The Bridge: November 2010

It’s a beautiful Florida morning; 70s with a mild eastern Atlantic breeze. A slightly lazy sun peers through the inter-coastal waterways to bask on the dancing palm and banana trees; doesn’t poke at us – but touches our soul with its gentle winter glow. I sit outside on the patio with a hot cup of Cha (milky deshi style sweet tea) with a favorite shortbread cookie.  This type of a tea, along with this type of a cookie, is what I enjoyed the most on a weekend, as I was growing up in Bangladesh. Old Robindro Shongeet, the type of music my parents used to listen to (and I swore I would never listen to), echoes throughout the patio.

On this amazing morning, my past and my present comes together beautifully.

My five-year old princess brings an old pizza box and wants us me to make a key chain with it! “You’re my best friend, Daddy” she says. We talk about making a book – with glue and paper and alphabets. Or making a box of checkers, and playing all afternoon.

Next week, around this time, I will be thousands of miles away, in the city where I was born – with my seventy-three year old mother – sipping hot tea – at her dinette table, with Horlicks biscuits – the same short bread cookies from my past. Maybe we will play a game of Scrabble,  argue about why two letter words like “ae” are not really words (even if they are allowed in Scrabble Dictionary). We will talk about our days in Chittagong, or the War of Independence, the traffic in Dhaka or some other hugely significant issue, that none of us can solve.

My role as a father and a son, all at the same time, in a span of hours – mesmerizes me. Both of these beautiful people, connected at two ends – with the same last name as mine, remind me of what life is all about.  A bit of laughter, the glistening smile in their eyes, lots of love – filled with no material expectations, but just the pleasure of this time.

We connect our past, with our future with time – like a bridge. I sit here and wonder if I am the bridge or am I building the bridge.

I miss my father; the quiet man who smiles in my dream. He never says a word. I emulate him in all my days. I went to the same high school as he did – the same University – and studied for the same Industrial Engineering degree he pursued. All my life, I just wanted to be like him. On the same token, I swear every day, I will take better care of myself than he did. God willing, I want to be there, on the day that my smiling princess decides to share her life with someone else, so I can cry and hold her hand, as she walks down the aisle.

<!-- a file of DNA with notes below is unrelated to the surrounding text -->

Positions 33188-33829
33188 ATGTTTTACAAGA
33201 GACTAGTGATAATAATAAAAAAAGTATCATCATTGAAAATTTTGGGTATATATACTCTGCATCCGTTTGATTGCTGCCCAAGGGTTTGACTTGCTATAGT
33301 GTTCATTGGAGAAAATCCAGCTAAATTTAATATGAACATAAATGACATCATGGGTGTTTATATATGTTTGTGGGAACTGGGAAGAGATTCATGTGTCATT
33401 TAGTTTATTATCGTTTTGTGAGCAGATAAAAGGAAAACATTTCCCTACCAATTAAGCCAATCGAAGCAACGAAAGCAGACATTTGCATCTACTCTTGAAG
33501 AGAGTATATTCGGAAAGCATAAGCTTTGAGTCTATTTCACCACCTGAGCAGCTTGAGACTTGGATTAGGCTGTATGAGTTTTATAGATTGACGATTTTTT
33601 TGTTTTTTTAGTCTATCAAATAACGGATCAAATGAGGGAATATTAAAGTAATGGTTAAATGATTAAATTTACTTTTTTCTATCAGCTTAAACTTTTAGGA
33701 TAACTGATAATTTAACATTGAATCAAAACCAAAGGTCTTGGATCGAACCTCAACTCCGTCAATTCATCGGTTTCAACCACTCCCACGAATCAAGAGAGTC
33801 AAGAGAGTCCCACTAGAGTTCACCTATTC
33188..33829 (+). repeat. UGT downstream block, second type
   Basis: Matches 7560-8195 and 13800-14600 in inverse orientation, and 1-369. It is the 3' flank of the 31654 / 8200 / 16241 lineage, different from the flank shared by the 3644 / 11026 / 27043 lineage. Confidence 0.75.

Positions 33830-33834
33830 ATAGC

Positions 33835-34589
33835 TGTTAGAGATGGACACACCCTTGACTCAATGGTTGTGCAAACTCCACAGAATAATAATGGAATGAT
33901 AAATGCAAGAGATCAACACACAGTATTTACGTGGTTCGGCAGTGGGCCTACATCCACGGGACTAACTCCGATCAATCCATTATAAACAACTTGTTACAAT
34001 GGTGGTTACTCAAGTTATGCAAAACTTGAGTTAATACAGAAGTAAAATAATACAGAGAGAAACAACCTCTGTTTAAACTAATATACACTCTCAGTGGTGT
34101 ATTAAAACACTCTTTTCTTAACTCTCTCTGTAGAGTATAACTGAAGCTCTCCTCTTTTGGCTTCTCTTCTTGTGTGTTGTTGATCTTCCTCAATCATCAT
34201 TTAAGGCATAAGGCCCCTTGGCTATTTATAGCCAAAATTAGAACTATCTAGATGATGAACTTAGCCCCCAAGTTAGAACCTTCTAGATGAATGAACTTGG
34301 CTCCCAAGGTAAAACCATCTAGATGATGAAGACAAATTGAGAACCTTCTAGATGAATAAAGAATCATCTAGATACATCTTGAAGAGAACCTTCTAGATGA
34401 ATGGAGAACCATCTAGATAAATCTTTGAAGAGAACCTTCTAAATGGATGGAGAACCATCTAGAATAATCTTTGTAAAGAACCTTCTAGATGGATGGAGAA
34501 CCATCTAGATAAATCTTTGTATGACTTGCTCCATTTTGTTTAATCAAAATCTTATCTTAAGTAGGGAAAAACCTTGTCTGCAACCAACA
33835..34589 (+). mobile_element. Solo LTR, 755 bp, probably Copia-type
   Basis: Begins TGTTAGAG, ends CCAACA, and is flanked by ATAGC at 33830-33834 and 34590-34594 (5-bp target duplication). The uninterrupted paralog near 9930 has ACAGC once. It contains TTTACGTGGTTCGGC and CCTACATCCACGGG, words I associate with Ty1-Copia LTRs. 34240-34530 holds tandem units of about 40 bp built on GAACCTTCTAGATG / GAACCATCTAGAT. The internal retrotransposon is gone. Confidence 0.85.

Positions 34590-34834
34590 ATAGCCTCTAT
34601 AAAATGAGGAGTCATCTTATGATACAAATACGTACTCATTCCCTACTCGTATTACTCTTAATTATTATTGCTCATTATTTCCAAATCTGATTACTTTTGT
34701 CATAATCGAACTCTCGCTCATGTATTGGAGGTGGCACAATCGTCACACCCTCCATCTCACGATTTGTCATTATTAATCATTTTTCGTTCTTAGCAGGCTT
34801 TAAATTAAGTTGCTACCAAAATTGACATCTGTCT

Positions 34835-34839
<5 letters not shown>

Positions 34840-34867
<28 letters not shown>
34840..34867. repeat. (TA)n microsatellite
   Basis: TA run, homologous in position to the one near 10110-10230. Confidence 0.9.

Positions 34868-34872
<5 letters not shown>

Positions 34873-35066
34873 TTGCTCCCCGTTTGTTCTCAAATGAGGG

On a beautiful morning like this, I look at every living being around me – and think about the roles we play in continuing life on this planet. We try to hold on to everything around us – as if things don’t have to change. But they do change. War ravages us – weather strengthens us – water soothes us and the blue sky makes us understand the continuing change in color that accompanies life.

Whether we are a bridge or building a bridge, is inconsequential. What’s much more important are the people we connect – with our smiles, and our heart and our generosity.

It’s time for brunch now; eggs benedict, waffles, freshly squeezed orange juice; next week, it will be  a crispy luchi, tangy aloor dom and another hot cup of sweet, milky tea.

My bridge, surrounded with the taste, aroma, laughter and the love of life.


One thought on “The Bridge: November 2010

  1. Have fun going back home and do enjoy every moment of your time with your mom. You are who your are because she had a lot of influence in your development. My regards for her, I do remember her well.

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